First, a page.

Nisthita is a Sanskrit word that means “consummate,” “accomplished,” “certain” and “complete.” In the context of Hindu and yogic philosophy, nisthita refers to nisthita bhakti, or steady devotion. Its opposite is anisthita bhakti, or unsteady devotion.
Bhakti describes both devotional service and the yogic path of devotion to a deity that leads to liberation from samsara, or the life-death-rebirth cycle. Nisthita bhakti is one of the nine stages of bhakti that the yogi passes through on the path to moksha (liberation).
The bhakti path begins with faith, which leads to anisthita bhakti (sometimes devoted and sometimes not) followed by nisthita bhakti, which provides the foundation upon which the rest of the journey builds.
The nine stages of bhakti include:
Association with saints
Devotion in practice, such as worship or service
Cessation of bad thoughts and habits (anartha)
Steadiness, or nisthita bhakti
Developed taste for devotion
Attachment to the deity
Emotion and enthusiasm
Pure love for the deity
Although anarthas are cleared in the previous stage, they are still present in nisthita bhakti, just not active. They eventually disappear as the yogi advances and pure bhakti manifests.
Param Brahma is the “Supreme Brahman” in Hindu scriptures and philosophy, that which is beyond all descriptions and conceptualisations. It is understood as the formless (devoid of Maya) that eternally pervades everything, everywhere in the universe and whatever is here and beyond.
Antar mauna is a Sanskrit term that means “inner silence.” It refers to a yogic meditation technique that involves transforming and controlling thought processes through self-awareness and mindfulness. By internalizing the senses through this form of meditation, the yogi observes the inner and underlying structure of the mind and thought processes.
Swami Satyananda Saraswati of the Bihar School of Yoga in India developed the Satyananda system of yoga and the six stages to antar mauna. Satyananda yoga incorporates aspects of Jnana, Bhakti and Karma yoga.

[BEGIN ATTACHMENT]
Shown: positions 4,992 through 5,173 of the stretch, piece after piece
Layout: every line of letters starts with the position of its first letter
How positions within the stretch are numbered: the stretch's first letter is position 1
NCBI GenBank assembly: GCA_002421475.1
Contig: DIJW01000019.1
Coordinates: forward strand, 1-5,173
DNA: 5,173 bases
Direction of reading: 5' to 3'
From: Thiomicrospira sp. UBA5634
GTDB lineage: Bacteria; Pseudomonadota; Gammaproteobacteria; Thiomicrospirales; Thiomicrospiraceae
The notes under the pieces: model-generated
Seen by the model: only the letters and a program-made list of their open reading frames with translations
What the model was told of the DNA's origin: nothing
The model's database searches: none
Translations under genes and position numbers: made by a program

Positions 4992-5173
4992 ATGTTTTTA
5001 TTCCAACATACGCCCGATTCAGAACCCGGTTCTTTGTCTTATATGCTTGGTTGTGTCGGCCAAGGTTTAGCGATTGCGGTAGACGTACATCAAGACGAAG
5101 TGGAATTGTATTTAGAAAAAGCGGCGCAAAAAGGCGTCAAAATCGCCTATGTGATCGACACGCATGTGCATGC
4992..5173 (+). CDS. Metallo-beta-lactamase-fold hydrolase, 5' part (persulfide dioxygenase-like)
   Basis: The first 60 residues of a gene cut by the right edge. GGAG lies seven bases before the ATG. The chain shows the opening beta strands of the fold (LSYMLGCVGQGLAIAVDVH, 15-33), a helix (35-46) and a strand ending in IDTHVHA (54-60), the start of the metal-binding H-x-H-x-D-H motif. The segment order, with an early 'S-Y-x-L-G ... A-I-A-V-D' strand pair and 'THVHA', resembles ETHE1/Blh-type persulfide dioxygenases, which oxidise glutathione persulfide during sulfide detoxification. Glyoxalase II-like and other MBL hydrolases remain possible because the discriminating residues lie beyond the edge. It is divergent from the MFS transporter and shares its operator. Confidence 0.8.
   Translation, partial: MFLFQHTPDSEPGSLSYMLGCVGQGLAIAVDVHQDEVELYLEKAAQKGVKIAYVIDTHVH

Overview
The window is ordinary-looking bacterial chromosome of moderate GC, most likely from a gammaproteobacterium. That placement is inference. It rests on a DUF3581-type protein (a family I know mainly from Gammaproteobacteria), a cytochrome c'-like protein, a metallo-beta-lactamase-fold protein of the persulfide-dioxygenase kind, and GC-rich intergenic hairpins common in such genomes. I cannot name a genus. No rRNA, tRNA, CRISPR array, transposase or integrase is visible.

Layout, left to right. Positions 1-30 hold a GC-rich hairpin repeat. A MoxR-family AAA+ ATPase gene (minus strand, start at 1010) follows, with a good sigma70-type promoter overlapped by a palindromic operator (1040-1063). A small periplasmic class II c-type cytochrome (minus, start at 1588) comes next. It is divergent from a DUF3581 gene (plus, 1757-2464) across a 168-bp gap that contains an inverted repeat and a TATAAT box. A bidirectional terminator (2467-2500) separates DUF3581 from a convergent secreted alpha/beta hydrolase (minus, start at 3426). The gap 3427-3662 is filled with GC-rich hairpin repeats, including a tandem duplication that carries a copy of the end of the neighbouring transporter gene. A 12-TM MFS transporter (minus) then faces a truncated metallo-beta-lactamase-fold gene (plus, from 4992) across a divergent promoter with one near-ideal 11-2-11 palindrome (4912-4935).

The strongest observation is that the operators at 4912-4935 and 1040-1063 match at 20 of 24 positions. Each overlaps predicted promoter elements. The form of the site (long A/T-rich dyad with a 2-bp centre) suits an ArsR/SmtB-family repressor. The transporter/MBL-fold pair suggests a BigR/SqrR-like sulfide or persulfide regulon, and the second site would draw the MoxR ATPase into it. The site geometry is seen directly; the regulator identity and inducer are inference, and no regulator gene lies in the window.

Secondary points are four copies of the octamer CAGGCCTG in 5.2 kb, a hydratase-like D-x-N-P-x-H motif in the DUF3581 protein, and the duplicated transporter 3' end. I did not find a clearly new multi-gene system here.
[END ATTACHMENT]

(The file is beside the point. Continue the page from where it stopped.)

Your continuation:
Tortoise pose is performed by folding the body at the waist and slipping the arms under the legs, which are extended with knees either bent or straight. It is recommended to stay in the pose for 30 to 40 seconds and for roughly five to 10 breaths.
This is an important posture in yoga for increasing flexibility, particularly the hips, hamstrings, shoulders and along the spine. Although not a particularly challenging posture, it can be modified for beginners through several variations in which the arms relax alongside the body or extend forward, rather than under the legs.
Tortoise pose may also be referred to by its Sanskrit name, kurmasana.
Sankalpa is a Sanskrit term in yogic philosophy that refers to a heartfelt desire, a solemn vow, an intention, or a resolve to do something. It is similar to the English concept of a resolution, except that it comes from even deeper within and tends to be an affirmation.
This term comes from the Sanskrit roots san, meaning “a connection with the highest truth,” and kalpa, meaning “vow.” Thus, it translates to denote an affirming resolve to do something or achieve something spiritual.
Oftentimes, yoga practice can help an individual uncover and cultivate their own sankalpa in order to achieve enlightenment.